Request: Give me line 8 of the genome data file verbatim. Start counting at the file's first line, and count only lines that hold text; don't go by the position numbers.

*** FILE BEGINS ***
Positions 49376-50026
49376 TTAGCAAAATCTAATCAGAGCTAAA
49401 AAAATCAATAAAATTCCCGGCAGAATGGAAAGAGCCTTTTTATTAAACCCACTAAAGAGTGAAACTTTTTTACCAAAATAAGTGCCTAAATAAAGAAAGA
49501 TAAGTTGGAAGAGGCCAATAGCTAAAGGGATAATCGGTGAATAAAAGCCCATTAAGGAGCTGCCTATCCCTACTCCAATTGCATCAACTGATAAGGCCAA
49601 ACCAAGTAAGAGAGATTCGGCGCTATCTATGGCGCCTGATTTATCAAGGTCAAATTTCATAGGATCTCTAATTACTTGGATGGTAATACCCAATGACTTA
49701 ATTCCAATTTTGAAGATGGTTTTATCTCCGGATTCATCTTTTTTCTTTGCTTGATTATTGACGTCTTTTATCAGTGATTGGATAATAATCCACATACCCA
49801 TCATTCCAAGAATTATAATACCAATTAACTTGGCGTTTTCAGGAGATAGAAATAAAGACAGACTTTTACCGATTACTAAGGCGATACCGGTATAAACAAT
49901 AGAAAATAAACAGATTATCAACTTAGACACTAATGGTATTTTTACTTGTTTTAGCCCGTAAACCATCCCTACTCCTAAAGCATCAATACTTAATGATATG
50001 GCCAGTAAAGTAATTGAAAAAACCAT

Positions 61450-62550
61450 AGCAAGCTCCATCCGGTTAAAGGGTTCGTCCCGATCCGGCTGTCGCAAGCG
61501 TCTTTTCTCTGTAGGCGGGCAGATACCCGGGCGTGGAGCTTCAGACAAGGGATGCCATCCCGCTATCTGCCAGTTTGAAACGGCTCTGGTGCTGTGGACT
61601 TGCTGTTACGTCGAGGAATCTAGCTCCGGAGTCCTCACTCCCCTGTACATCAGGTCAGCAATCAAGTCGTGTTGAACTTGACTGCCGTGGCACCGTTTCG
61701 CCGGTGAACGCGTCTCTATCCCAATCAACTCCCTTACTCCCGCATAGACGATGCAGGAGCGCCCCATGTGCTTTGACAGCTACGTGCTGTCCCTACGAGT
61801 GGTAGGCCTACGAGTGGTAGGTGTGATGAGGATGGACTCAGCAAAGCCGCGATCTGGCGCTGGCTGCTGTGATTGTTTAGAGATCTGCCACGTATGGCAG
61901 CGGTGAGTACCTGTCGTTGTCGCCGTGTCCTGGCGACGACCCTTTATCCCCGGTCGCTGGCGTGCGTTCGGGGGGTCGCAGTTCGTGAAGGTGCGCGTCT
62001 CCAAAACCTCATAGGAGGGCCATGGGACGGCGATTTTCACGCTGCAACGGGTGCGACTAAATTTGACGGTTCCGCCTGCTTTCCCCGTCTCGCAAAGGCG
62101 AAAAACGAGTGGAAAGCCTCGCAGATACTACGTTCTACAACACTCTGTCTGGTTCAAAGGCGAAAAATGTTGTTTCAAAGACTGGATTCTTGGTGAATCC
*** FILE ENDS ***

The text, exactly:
49901 AGAAAATAAACAGATTATCAACTTAGACACTAATGGTATTTTTACTTGTTTTAGCCCGTAAACCATCCCTACTCCTAAAGCATCAATACTTAATGATATG